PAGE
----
Nuria: "Perhaps one day my people will travel above the skies."
Picard: "Of that I have absolutely no doubt."

The sense of awe his voice and fixed gaze carry in those seconds manage to eclipse the more conventionally dramatic next scene when he offers himself up as a sacrifice to convince the other natives of his mortality. Here is the captain of an interstellar spaceship with enough firepower to scorch this woman's entire planet, a sky god staring and whispering in hushed, rapt admiration to her in her cheap linen rags. What Picard is witnessing as Nuria watches her planet's clouds from the other side is the potential and promise of these people, intellectual growth itself, the only meaning to be discerned in existence. It's a finer moment than you can find in a thousand hours of television and Stewart captured it perfectly.

For all its unevenness, when TNG was good, it was damn good.

Now think of the Pakleds again. For all their unpleasantness, their story could just as well have been handled the same way, to even more poignant effect. After all, Clarke's protagonist in Childhood's End makes it clear he doesn't believe the Overlords' appreciation of humans is any more than that of a man for his pet dog, liable to bite his hand once in a while, yet the affection is there nonetheless. We can despise the Pakleds as they are now, but if they are capable of intellectual growth then we can still stand in admiration of the advancement itself, of progress.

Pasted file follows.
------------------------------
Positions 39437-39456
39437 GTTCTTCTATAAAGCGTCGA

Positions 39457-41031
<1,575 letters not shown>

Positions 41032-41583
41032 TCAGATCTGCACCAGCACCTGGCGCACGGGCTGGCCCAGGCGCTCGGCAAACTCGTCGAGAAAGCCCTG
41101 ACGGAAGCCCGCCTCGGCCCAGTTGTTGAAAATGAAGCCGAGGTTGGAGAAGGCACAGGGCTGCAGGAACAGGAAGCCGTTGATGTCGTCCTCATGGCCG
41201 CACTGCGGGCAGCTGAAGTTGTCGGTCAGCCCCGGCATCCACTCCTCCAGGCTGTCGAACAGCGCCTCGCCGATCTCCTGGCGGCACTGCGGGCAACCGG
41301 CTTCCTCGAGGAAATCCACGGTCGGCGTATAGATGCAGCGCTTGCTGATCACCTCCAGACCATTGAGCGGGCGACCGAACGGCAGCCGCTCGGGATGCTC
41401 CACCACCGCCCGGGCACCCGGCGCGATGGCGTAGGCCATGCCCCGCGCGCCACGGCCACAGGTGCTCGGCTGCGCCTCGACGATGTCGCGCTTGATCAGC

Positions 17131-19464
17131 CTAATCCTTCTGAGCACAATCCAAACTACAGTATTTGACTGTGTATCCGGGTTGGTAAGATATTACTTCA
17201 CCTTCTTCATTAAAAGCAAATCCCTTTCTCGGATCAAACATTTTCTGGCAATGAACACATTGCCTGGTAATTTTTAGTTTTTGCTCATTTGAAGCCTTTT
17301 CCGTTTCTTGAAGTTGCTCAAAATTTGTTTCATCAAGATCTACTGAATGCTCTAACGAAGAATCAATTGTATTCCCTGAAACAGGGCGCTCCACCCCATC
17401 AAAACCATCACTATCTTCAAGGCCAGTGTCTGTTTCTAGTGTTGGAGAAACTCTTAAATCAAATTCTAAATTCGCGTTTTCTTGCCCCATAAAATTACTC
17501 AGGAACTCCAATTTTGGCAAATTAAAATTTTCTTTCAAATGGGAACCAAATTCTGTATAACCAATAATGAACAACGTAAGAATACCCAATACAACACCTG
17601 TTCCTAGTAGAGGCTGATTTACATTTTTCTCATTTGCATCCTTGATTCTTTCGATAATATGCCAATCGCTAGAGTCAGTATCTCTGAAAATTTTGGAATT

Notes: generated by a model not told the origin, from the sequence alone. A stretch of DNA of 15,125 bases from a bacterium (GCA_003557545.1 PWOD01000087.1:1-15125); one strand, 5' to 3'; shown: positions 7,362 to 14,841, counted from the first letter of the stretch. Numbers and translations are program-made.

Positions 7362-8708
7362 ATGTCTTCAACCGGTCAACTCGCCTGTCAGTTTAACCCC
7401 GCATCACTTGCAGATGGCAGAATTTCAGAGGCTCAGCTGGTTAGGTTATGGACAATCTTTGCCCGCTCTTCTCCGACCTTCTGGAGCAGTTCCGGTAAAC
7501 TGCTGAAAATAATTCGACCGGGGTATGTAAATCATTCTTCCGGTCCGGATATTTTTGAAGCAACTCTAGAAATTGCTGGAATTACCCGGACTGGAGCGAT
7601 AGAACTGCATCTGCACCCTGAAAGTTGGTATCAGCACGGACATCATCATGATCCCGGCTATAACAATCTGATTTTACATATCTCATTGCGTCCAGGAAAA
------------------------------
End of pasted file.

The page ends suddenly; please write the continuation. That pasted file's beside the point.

Tuesday, May 9, 2017

Banished Bubba's Buboes

I've praised the city village-building game Banished around here before, along with its restrained, dignified aesthetics, promising reinterpretation of video game economics and some of its amusing quirks. One of these is its population growth mechanic.